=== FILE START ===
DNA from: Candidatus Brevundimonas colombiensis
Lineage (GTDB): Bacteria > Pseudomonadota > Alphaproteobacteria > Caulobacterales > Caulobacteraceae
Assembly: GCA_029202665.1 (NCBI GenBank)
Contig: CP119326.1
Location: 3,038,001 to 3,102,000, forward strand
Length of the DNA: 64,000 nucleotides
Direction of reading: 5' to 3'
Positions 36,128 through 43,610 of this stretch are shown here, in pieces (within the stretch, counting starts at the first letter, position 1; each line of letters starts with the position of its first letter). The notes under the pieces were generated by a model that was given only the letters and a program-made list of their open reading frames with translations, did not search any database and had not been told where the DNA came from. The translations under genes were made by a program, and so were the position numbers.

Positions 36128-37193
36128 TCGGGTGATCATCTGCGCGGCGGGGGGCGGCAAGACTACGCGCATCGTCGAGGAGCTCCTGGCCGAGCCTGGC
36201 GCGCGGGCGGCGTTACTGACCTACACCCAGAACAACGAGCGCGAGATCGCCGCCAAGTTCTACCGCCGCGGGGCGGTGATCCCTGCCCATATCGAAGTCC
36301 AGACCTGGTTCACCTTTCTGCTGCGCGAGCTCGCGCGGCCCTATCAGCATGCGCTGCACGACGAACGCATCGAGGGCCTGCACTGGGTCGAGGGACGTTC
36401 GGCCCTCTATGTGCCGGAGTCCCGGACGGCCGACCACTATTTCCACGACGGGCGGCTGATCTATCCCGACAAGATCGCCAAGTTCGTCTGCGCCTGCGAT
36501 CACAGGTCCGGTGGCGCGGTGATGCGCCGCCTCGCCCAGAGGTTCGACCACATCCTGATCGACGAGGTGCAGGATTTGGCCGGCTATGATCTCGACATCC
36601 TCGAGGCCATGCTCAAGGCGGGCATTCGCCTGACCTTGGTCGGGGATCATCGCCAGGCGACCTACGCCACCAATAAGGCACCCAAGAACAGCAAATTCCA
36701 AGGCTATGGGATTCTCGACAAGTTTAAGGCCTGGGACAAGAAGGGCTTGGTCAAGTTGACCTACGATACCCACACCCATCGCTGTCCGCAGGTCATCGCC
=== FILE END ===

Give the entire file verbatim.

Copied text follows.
DNA from: Candidatus Brevundimonas colombiensis
Lineage (GTDB): Bacteria > Pseudomonadota > Alphaproteobacteria > Caulobacterales > Caulobacteraceae
Assembly: GCA_029202665.1 (NCBI GenBank)
Contig: CP119326.1
Location: 3,038,001 to 3,102,000, forward strand
Length of the DNA: 64,000 nucleotides
Direction of reading: 5' to 3'
Positions 36,128 through 43,610 of this stretch are shown here, in pieces (within the stretch, counting starts at the first letter, position 1; each line of letters starts with the position of its first letter). The notes under the pieces were generated by a model that was given only the letters and a program-made list of their open reading frames with translations, did not search any database and had not been told where the DNA came from. The translations under genes were made by a program, and so were the position numbers.

Positions 36128-37193
36128 TCGGGTGATCATCTGCGCGGCGGGGGGCGGCAAGACTACGCGCATCGTCGAGGAGCTCCTGGCCGAGCCTGGC
36201 GCGCGGGCGGCGTTACTGACCTACACCCAGAACAACGAGCGCGAGATCGCCGCCAAGTTCTACCGCCGCGGGGCGGTGATCCCTGCCCATATCGAAGTCC
36301 AGACCTGGTTCACCTTTCTGCTGCGCGAGCTCGCGCGGCCCTATCAGCATGCGCTGCACGACGAACGCATCGAGGGCCTGCACTGGGTCGAGGGACGTTC
36401 GGCCCTCTATGTGCCGGAGTCCCGGACGGCCGACCACTATTTCCACGACGGGCGGCTGATCTATCCCGACAAGATCGCCAAGTTCGTCTGCGCCTGCGAT
36501 CACAGGTCCGGTGGCGCGGTGATGCGCCGCCTCGCCCAGAGGTTCGACCACATCCTGATCGACGAGGTGCAGGATTTGGCCGGCTATGATCTCGACATCC
36601 TCGAGGCCATGCTCAAGGCGGGCATTCGCCTGACCTTGGTCGGGGATCATCGCCAGGCGACCTACGCCACCAATAAGGCACCCAAGAACAGCAAATTCCA
36701 AGGCTATGGGATTCTCGACAAGTTTAAGGCCTGGGACAAGAAGGGCTTGGTCAAGTTGACCTACGATACCCACACCCATCGCTGTCCGCAGGTCATCGCC